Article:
Hydraulic Systems - Four engine-driven pumps supply 3,000 psi pressure to the utility and booster systems. An electric AC motor-driven pump supplies pressure to the auxiliary system and is backed up by a hand pump. The hydraulic system maintains constant pressure during zero or negative "g" maneuvers.
|Official Designation||C-130 Hercules|
|Unofficial Nicknames||Herk, Herky Bird, Slick, Fat Albert|
|Primary Role||Intratheater tactical airlift (See below for other roles)|
|Original Contractor||Lockheed Aeronautical Systems Co.|
|Operator||Over 60 nations worldwide, including the United States|
|Wingspan||132 feet, 7 inches (40.4m)|
|Length||97 feet, 9 inches (29.7m)|
|Height at Tail||38 feet, 3 inches (11.6m)|
Length: 52 feet (15.8m);Width: 10 feet, 3 inches (3.1m);
Height: 9 feet (2.7m)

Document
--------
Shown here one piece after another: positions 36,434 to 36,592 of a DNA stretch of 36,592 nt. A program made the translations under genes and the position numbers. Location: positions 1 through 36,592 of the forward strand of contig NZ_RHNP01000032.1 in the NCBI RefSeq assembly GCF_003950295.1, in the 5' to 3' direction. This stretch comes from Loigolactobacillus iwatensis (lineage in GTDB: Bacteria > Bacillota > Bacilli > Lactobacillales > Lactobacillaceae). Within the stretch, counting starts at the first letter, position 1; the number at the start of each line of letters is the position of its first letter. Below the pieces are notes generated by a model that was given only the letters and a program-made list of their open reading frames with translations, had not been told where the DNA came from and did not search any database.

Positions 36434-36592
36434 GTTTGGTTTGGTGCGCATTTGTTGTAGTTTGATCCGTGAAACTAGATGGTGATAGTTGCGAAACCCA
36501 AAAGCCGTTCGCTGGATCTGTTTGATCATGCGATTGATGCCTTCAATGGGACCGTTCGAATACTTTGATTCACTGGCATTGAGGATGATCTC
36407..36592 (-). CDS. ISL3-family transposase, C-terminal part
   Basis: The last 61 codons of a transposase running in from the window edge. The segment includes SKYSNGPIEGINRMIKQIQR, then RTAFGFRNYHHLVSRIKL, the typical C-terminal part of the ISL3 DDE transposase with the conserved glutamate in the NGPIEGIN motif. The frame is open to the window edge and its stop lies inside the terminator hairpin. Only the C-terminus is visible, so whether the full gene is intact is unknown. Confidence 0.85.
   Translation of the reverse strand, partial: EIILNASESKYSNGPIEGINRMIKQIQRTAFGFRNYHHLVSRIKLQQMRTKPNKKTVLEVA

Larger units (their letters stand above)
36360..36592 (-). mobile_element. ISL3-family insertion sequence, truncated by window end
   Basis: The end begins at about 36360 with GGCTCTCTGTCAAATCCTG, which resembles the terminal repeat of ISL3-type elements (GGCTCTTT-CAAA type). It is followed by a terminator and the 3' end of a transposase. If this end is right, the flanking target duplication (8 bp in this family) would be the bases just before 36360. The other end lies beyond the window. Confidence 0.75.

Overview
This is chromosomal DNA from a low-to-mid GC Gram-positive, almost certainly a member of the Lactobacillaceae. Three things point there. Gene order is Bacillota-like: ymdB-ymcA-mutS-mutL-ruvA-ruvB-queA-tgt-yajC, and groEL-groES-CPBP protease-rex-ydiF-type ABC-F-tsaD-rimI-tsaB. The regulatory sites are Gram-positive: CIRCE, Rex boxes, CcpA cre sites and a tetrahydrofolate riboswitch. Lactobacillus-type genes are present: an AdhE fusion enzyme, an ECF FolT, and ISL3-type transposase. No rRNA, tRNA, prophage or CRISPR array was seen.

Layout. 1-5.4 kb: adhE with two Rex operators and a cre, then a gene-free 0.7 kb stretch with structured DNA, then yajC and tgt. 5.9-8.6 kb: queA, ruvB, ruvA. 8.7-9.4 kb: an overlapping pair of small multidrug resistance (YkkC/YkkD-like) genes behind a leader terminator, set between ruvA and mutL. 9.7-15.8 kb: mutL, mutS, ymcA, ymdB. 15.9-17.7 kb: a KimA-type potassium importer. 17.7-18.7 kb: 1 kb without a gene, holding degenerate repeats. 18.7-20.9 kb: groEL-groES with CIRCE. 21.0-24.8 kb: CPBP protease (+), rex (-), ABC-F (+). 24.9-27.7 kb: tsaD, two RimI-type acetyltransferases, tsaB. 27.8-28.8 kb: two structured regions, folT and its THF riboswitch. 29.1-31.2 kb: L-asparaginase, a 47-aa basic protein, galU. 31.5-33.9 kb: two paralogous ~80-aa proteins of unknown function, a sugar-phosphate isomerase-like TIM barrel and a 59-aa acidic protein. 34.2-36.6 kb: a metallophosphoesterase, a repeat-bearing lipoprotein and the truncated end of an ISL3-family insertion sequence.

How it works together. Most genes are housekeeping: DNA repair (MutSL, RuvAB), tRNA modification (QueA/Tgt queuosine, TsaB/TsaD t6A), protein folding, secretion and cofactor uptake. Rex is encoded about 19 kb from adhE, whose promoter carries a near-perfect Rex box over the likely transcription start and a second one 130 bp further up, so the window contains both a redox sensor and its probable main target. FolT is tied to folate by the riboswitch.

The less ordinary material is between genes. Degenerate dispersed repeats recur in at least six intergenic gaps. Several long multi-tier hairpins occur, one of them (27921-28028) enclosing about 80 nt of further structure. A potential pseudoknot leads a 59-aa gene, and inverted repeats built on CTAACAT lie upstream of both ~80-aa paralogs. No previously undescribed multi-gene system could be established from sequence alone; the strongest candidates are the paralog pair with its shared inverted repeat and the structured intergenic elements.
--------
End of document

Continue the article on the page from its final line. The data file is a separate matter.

|Horsepower||4,300 shp per engine|
|Cruise Speed||374 mph (602km/h; Mach 0.5)|
|Range||2,047 nm (3,791km) with max payload; 4,522 nm (8,375km) empty|
|Service Ceiling||33,000 feet (10,058m)|
|Operating Weight||83,000 pounds (37,648kg)|
|Fuel Capacity||60,000 pounds (27,216kg)|
|Max Payload||45,000 pounds (20,412kg)|
|Number of 463L Pallets||Five, plus a baggage pallet on the ramp|
|Max Takeoff Weight||155,000 pounds (70,307kg)|
|Basic Crew||Five (pilot, co-pilot, navigator, flight engineer, loadmaster)|
|Date Deployed||April 1955|
|Total in Service||Over 2,100 aircraft worldwide|
|Additional Roles||Specialized Model/Variant|
|Attack Gunship||AC-130 (Spectre/Spooky II)|
|Combat Communications||C-130B (Talking Bird)|
|Command and Control||EC-130E (ABCCC / Commando Solo)|
|Electronic Warfare||EC-130H (Compass Call)|
|Maritime Patrol||HC-130H, EC-130V|
|Arctic/Antarctic Support||LC-130 (formerly C-130D)|
|Special Operations||MC-130E/H (Combat Talon), MC-130P (Combat Shadow)|
|Aerial Refueling||HC-130N/P, MC-130E, MC-130P, KC-130|
|Search and Rescue||HC-130N/P, HC-130H, EC-130V|